By Harold Schrock
Carbon. This is arguably the most important physical factor in all of life, and is the primary nutrient needed for plant growth. There are several aspects of carbon that effect farmers. In plants this material makes the bulk of the dry matter, in soils it is the bulk of the organic matter and it is also a critical component of the atmosphere. A functional carbon cycle has a very practical impact on yields. Other factors being equal a plant grows faster in a higher carbon dioxide atmosphere. Yet too much CO2 in the atmosphere at large may be problematic in the effect it has on our water cycle.
So how do we achieve higher CO2 levels in the crop growing zone? This is a function of carbon dioxide being released from our soils either biologically or chemically. Biologically, just like other animals, soil organisms consume oxygen and release CO2. Chemically, nitrogen fertilizer applications release CO2 as it interacts with stored soil carbon. In both cases stored soil carbon is being released for additional plant growth.
As we need stored carbon released to increase our crops performance we also need to be storing carbon at an equal or greater rate, or our farming operation becomes an enterprise in mining. Fortunately, as plants grow they take in CO2 from the atmosphere at large as well as that released from soil, giving us the opportunity to store more in the soil than is released, leading to higher soil organic matter with all the accompanying benefits. This process of carbon induction and sequestration can lead to better soil biology and subsequently less applied nitrogen needed for good crop performance.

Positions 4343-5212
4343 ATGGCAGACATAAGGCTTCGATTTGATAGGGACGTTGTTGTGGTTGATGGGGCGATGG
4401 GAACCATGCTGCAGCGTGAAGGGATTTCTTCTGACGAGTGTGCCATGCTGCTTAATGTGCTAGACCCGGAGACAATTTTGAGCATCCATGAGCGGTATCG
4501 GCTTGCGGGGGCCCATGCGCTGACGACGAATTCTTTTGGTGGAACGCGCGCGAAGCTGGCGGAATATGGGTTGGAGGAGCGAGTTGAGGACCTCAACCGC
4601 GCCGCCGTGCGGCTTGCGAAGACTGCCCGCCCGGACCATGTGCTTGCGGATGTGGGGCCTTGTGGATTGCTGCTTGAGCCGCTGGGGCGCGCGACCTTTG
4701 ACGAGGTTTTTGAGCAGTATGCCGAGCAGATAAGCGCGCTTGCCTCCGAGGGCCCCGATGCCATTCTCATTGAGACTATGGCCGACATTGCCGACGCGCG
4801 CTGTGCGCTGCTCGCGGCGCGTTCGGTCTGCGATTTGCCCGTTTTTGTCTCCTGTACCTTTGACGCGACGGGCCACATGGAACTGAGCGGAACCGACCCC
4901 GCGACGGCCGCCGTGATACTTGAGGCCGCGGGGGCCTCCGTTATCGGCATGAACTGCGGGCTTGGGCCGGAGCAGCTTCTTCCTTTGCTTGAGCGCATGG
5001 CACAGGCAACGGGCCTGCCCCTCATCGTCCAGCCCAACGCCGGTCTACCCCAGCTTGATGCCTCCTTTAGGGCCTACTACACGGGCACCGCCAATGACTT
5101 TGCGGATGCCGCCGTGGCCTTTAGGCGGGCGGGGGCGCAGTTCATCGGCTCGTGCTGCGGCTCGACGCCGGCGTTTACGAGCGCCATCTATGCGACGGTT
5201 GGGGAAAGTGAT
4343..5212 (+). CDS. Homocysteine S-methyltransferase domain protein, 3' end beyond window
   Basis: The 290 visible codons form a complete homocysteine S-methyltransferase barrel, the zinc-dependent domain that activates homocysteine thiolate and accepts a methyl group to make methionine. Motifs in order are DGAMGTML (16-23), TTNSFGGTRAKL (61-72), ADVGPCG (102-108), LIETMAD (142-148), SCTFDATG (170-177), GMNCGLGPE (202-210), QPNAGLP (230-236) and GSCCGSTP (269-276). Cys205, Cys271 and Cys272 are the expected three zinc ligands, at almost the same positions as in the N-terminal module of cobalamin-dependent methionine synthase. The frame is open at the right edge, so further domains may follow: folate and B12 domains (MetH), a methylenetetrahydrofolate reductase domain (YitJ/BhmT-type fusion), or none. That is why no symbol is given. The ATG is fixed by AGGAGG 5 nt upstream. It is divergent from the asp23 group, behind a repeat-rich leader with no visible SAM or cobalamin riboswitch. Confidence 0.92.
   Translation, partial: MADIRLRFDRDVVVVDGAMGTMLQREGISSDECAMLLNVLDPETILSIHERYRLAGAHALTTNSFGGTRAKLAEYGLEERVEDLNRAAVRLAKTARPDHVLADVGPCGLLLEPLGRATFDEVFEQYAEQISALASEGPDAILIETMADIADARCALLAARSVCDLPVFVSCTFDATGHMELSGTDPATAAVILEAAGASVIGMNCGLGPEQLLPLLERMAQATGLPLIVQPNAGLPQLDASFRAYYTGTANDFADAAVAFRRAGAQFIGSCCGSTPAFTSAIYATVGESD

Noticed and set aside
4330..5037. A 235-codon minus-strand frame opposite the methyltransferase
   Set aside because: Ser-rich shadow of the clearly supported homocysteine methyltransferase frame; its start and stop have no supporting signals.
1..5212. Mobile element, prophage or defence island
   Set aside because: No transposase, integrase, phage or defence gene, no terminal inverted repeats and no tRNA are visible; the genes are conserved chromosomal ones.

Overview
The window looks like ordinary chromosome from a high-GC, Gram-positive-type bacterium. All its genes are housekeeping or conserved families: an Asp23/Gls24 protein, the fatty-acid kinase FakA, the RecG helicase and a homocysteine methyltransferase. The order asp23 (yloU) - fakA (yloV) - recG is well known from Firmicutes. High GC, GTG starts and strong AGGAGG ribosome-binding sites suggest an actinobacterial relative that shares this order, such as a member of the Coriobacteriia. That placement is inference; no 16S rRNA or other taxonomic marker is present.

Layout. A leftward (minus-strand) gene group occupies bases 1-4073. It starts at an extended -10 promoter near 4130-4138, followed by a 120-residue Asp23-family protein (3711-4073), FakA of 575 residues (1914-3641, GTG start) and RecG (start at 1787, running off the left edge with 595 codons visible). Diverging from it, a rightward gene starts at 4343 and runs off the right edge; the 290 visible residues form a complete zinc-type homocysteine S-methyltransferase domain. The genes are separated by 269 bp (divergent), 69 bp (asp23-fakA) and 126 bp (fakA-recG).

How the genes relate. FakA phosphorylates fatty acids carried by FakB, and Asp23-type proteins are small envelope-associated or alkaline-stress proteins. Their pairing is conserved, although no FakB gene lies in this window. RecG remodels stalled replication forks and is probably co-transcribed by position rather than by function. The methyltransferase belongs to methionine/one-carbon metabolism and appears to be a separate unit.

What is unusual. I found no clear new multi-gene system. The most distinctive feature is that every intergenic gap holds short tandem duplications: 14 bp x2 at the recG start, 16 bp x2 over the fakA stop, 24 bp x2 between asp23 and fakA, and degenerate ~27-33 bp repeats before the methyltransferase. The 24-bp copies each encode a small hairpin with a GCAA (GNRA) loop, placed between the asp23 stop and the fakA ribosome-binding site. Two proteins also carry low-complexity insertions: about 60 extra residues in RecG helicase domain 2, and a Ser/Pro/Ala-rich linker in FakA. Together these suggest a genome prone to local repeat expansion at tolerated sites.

We increase carbon capture by optimizing photosynthesis, the process by which sunshine, water, and CO2 combine to create sugar. This simple soluble carbon combines with minerals to create the rest of plant structure. Directly or indirectly this sugar is also the food source for soil biology.
Optimizing photosynthesis means growing as many green leaves as possible as many months of the year as possible. This is done by planning a crop/cover crop program to keep the soil covered and fertilizing for optimal plant health.